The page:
Divine chocolate mousse

If you had stopped by this time last weekend, you would have found me sitting on our living room floor, surrounded by three dirty bowls, and a fourth bowl filled with a pathetic amount of (unwhippable) whipping cream. Things weren't going so well.

Let's get the obvious questions out of the way:

Why the living room?  
Or rather, why not the kitchen? Excellent question. The only electrical outlet in our entire kitchen is located behind the sink cabinet. We ran a power bar out the bottom of the cabinet, but the fridge, toaster oven and vitroceramic hob (it sounds so much more impressive than it really is) make quick work of the available outlets. Fortunately, our "living room" is mere steps from our "kitchen." It's all very open concept.
Why sitting on the living room floor?
OK, so we've relocated to the living room. Why not stand up in the living room, you ask? Again, an excellent question. For the answer, we need to consider cord length. Specifically, how the tiny one on this genius little multipurpose device doesn't reach from the electrical outlet near the floor to the tabletop. Hooray for low-lying coffee tables.
Why so many bowls?
Let me assure you that it's not because I like to do dishes. The first three just didn't work out for whipping cream. It was a bit of a "Goldilocks" situation: one bowl was too warm, one bowl was too small...and one bowl was too plastic-y.
Why bother?
Because it was step 4 of 5 of what turned out to be the most divine chocolate mousse I've ever tasted. The IKEA chocolate mousse I've posted before is all fine and well when time and patience aren't on your side, but this—this is what you make when you want to kick dessert up a notch. If that last mousse was IKEA, this one's Muji.
Chocolate Mousse
Pastry cream:
3 egg yolks (save the whites for the chocolate meringue below)
50 grams white sugar
20 grams cornstarch
250 millilitres whole milk
1 heaping tablespoon unsweetened cocoa powder

3 egg whites (the ones you set aside earlier)
50 grams icing sugar
Few drops of lemon juice
Pinch of fine salt
150 grams semi-sweet chocolate, chopped finely
200 millilitres whipping cream
Step 1: Prepare the pastry cream. In a medium-sized heatproof bowl, whisk together the egg yolks and sugar until the mixture is pale and thick. Add the cornstarch and whisk until smooth.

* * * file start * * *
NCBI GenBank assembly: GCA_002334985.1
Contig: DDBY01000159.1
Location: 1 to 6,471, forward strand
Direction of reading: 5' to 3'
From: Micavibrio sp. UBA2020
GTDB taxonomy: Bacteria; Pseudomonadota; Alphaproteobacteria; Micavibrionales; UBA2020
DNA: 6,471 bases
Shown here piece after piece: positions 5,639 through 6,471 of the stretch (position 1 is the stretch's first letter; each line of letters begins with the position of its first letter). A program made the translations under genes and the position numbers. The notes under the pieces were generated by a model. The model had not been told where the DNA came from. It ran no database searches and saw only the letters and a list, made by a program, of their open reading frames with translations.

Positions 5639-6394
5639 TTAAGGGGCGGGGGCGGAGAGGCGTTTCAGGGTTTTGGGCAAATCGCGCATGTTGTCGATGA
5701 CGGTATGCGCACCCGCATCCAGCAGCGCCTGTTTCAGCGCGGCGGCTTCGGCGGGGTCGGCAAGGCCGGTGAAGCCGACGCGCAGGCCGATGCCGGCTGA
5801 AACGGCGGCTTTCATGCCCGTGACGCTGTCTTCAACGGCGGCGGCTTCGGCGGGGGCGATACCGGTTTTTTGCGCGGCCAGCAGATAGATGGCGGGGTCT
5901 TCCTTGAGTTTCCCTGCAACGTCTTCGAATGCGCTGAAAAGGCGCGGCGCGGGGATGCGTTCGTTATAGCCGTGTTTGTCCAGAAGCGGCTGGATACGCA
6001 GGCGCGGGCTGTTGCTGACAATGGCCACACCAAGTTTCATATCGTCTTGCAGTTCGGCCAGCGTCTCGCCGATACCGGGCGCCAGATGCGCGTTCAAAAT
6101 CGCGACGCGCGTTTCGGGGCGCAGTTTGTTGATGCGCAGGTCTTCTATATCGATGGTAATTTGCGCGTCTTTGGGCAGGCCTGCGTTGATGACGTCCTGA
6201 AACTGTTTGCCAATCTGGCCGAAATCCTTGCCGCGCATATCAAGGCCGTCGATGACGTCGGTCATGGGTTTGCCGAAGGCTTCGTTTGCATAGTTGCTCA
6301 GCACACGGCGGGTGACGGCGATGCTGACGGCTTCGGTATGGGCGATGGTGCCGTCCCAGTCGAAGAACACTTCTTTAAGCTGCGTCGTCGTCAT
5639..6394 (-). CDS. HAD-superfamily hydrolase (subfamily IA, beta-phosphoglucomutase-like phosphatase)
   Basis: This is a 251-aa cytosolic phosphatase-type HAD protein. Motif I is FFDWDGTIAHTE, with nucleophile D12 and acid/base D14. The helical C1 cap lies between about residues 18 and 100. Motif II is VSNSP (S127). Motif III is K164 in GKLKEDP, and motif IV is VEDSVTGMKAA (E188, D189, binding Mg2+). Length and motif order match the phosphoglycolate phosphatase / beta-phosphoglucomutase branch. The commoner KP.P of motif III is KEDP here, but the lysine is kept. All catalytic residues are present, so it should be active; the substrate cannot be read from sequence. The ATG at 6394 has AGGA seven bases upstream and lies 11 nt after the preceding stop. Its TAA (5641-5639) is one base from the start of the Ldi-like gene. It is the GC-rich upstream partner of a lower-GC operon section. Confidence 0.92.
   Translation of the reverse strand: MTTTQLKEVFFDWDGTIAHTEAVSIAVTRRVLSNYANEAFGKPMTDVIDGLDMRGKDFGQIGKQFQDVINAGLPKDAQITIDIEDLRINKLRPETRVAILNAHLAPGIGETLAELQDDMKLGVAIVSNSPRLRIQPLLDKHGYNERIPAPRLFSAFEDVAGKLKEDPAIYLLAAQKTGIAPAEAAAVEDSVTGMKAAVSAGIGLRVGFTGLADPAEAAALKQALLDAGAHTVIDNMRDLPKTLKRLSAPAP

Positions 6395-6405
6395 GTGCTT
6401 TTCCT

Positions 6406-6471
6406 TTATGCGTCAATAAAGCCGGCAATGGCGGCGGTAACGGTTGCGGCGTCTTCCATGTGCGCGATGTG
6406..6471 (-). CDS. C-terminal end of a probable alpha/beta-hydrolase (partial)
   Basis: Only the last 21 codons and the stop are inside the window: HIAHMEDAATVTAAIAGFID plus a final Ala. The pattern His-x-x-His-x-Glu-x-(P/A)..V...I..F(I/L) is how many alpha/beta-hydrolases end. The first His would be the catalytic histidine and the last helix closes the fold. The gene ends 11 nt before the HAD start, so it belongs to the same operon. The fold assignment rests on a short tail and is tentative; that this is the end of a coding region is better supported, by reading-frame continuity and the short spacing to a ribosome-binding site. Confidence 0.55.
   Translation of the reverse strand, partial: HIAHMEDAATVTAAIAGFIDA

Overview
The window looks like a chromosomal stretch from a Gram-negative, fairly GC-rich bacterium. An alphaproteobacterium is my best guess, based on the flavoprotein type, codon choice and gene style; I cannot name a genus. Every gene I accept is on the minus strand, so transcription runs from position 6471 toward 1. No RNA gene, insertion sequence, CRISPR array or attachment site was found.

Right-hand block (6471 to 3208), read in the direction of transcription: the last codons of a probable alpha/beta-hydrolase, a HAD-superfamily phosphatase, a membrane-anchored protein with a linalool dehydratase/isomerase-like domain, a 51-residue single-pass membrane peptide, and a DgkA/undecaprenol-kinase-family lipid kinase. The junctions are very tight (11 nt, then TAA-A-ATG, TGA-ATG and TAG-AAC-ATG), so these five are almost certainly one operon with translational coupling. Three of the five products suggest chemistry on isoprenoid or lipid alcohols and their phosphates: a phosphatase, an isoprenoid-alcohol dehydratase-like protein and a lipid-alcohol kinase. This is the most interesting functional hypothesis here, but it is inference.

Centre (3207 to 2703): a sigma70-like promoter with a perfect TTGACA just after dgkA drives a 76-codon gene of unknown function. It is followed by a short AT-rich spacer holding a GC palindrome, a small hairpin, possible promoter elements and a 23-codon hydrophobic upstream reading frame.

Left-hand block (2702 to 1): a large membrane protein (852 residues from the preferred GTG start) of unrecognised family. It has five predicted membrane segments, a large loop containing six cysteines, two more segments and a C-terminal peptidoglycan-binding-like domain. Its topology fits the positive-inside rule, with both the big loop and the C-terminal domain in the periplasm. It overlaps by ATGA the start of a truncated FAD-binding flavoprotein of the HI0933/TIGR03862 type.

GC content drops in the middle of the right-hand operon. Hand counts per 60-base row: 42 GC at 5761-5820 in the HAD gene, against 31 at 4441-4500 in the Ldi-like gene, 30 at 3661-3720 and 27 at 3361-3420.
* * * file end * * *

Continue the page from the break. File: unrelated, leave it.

In a medium saucepan, combine the milk and cocoa powder. Bring the mixture to a boil, stirring occasionally, then switch off the heat.

Pour the hot cocoa mixture into the egg mixture in a slow stream, whisking vigorously the entire time to stop the eggs from scrambling. Don't worry—you've got this! If you start to freak out, take a pause from the pouring and keep whisking until you're ready to give it another go.

Wash and dry the saucepan you just used to heat up the milk and cocoa. Now put the mixture you've just created into the saucepan over medium heat. Keep whisking all the time—and don't forget to scrape the sides and bottom of the saucepan from time to time to prevent burning.
The mixture will slowly start to thicken and eventually begin to bubble. Once the pastry cream releases a bubble or two, immediately remove the saucepan from the stovetop and scrape the mixture into a shallow bowl. 
Press microwave-safe plastic wrap onto the surface of the pastry cream, up the insides of the bowl and down the outside. Refrigerate the mixture for at least one hour.

Step 2: Melt the finely chopped chocolate in the top of a barely simmering double boiler.
Step 3: While the pastry cream is chilling and the chocolate is melting, tackle the meringue. Put half of the egg whites into a clean glass or metal bowl. Add the sugar, lemon juice and salt, then whisk until the mixture is white and frothy. You might want to switch to electric beaters at this point. Add the rest of the eggs whites and continue whisking until the meringue forms stiff peaks when the whisk is removed.
Step 4: Whip the cream until soft peaks form.

Step 5: Assemble the mousse. Remove the chilled pastry cream (step 1) from the fridge. Beat it briefly to remove any lumps, then stir in the melted chocolate (step 2). Mix in one-third of the meringue (step 3), then gently fold in the rest. Last but not least, gently fold in the whipped cream (step 4). Divide the mousse between 4-6 glasses or ramekins, or go family-style with a single, large bowl. Either way, chill the mousse for at least an hour before serving.

Source: Barely adapted from Rachel Khoo's chocolate mousse with cocoa nibs.

Notes: Rachel's original recipe calls for lining the serving glasses or ramekins with softened butter and cocoa nibs, and sprinkling additional cocoa nibs on top before serving. I didn't have any kicking around, so I opted for a classic mint garnish instead. She recommends eating the mousse the same day it's made, and advises keeping it no longer than two days due to the raw egg whites.